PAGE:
5. Launch the Knock app.  If all goes well, you should see a screen telling you to lock your iPhone, at which point you are paired!
  6. Re-pair your other bluetooth devices (which are now connected using BTLE by the way) and you are good to go.

Please share and add a comment if these steps worked for you (or not).


Although this should all largely work, I did have some problems while writing these steps (the second time around; the first time worked perfectly).  I was seeing things like “iPhone” flashing in my bluetooth menu, and the mac Knock app wasn’t recognizing my phone.  I ended up deleting the device entry from the Bluetooth preference pane, and disabled and re-enabled bluetooth on my phone.  Immediately after doing that, the phone connected properly and paired with Knock as expected.

If things really are going sideways, and you are a developer, there are a suite of Bluetooth tools available from the Apple Developer website called  “Xcode Hardware IO Tools – Oct 2013″.  In there you can look at logging and see what may be going on (but I’m not going to cover that here!).

Xcode Bots, hosted git repositories, and automated TestFlight builds!


  • Added steps to import the app’s Distribution Identity into the Xcode Server keychain
  • Fixed problem with Post-Action archive script that would post n-1 versions of the build to TestFlight

This kind of post represents why I started this blog: I spent days banging my head against the wall trying to get this all working, and no one else should have to endure the same.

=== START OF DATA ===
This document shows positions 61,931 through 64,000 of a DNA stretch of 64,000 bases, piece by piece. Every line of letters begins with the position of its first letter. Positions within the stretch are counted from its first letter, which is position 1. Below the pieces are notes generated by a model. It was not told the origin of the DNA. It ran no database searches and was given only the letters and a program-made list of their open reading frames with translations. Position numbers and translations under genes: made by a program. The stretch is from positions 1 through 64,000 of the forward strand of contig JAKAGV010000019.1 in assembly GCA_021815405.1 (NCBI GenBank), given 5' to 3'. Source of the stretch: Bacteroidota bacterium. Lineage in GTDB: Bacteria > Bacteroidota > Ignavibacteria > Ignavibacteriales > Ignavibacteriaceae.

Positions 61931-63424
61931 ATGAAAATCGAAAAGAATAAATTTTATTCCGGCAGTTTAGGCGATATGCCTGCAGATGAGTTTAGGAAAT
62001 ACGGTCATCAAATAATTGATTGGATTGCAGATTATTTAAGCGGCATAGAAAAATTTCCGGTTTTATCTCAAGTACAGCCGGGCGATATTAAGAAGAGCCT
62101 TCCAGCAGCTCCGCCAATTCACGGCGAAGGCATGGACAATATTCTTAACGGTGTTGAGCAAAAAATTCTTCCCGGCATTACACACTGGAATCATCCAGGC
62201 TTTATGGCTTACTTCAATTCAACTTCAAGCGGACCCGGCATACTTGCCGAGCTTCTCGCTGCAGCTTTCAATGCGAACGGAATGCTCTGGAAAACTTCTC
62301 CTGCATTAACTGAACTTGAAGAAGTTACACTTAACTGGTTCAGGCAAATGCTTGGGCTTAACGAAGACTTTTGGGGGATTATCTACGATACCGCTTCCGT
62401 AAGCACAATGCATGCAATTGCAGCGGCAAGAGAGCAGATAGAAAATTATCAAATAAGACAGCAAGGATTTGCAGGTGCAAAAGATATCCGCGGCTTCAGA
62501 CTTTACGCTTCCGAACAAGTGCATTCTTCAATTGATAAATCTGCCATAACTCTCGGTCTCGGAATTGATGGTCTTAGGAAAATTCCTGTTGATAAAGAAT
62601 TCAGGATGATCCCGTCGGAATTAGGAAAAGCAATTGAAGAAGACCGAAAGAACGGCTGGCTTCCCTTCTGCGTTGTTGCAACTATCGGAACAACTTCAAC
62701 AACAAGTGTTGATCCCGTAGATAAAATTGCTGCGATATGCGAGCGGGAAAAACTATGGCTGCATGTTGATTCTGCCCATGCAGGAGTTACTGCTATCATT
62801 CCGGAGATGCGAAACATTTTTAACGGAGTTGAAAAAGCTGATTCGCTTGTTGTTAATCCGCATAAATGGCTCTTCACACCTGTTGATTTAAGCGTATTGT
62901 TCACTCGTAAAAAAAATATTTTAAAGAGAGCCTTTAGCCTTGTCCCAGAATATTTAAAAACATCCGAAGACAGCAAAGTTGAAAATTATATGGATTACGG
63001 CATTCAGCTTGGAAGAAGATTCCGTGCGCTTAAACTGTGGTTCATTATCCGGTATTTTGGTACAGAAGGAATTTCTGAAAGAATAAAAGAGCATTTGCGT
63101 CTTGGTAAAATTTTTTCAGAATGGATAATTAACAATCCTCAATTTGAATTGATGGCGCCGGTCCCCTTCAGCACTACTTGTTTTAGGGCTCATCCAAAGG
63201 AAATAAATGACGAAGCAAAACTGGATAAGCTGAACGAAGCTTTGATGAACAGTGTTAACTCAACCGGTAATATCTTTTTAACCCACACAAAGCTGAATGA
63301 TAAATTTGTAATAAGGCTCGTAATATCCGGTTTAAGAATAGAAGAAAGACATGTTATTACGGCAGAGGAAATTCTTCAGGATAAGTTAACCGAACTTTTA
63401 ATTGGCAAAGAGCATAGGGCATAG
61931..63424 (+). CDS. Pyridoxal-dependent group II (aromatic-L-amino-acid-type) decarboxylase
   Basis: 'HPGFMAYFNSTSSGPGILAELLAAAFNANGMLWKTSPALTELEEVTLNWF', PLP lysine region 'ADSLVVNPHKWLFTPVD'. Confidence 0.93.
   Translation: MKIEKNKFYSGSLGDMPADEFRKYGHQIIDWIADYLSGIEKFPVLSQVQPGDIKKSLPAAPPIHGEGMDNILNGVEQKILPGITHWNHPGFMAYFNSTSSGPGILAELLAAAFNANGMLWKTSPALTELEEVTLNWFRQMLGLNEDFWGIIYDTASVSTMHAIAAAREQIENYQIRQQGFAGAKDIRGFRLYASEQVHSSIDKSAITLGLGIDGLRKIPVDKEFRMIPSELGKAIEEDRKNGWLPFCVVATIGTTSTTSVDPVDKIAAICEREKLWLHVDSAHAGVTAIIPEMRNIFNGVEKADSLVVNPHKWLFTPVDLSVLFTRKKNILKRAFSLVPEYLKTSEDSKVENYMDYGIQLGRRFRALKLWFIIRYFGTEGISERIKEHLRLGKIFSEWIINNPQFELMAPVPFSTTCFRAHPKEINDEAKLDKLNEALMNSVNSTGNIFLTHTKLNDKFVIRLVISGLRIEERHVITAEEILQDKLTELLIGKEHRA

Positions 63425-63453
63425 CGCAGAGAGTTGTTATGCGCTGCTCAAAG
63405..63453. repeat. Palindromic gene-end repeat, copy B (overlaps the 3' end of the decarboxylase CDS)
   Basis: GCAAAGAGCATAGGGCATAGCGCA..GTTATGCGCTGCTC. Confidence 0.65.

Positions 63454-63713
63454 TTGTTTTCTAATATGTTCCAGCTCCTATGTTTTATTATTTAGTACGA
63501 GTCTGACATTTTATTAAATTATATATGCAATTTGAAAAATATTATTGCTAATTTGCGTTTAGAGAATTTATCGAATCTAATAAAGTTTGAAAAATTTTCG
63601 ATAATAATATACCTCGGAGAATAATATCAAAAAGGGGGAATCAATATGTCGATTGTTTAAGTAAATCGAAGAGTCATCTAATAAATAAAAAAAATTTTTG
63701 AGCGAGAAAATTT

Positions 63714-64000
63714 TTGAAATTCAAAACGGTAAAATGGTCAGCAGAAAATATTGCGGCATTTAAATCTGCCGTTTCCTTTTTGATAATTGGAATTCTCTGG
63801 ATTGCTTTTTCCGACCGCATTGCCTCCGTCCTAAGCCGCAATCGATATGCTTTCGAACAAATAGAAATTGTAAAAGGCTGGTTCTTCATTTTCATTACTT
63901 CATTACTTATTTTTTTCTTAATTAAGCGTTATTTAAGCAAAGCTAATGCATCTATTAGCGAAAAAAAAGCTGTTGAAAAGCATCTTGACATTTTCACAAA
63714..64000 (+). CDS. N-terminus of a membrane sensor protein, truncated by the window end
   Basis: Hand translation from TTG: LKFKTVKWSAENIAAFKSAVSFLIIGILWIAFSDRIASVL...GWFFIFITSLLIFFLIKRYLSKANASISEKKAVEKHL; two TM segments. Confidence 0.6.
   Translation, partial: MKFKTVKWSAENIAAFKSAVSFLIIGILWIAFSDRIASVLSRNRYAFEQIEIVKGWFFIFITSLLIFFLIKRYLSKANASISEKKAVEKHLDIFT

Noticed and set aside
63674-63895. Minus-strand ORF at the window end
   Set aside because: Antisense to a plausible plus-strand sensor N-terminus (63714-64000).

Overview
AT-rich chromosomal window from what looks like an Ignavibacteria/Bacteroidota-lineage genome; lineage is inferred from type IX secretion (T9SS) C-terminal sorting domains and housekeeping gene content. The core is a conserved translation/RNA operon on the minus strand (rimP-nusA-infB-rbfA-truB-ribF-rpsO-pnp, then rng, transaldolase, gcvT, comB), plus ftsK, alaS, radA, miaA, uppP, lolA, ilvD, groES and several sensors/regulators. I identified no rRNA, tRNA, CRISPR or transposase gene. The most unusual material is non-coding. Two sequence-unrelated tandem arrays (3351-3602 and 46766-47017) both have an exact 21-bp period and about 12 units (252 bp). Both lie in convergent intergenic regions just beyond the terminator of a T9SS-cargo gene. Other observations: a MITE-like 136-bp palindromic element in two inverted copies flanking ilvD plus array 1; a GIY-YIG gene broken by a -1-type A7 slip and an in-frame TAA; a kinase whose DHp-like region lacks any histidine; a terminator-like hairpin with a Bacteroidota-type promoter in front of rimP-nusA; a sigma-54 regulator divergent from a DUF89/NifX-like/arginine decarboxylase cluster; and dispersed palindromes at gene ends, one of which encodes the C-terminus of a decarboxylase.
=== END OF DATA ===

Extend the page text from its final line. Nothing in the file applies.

This post outlines the major steps and gotchas surrounding how to:

  • Create a Bot that fetches source from a 3rd party Git repository
  • Builds, tests, and archives a project successfully
  • Automagically post an fresh build to TestFlight for automatic distribution every day to testers (this is as cool as it sounds)

Here are some prerequisites to consider:

  • You have OS X 10.9 with OS X Server installed.
    • I used a dedicated Mac Mini; so you may need to translate accordingly if you are using your local machine (though I don’t really recommend it).
  • You are familiar enough with provisioning profiles to be dangerous.
  • You have a working 3rd part git repository set up for your workspace.  I’m using Assembla, but it should all be about the same with github, etc.
  • You have a TestFlight account and you know how to use it.

I will be using our Unwired DocLink product, a universal iOS content distribution app, as the model for this post.

As a disclaimer: this is all working for me… I did a lot of head banging and tweaking things to get stuff to work, most if not all of which is described here.  Some stuff should have just “worked”, but didn’t at the time of this writing.   I would like to keep this article updated if I missed something, so please post your comments below so I can update this article as needed.

And here we go!

Setting up Xcode

First up, you need to do some config with Xcode.

Create a new Build Configuration

Before you create a new scheme, you may want to set up a new Build Configuration.  Projects created with Xcode come ready out of the box with Debug and Release builds.  I create a duplicate of Release and named it TestFlight.  You do this in the Project info screen as shown here: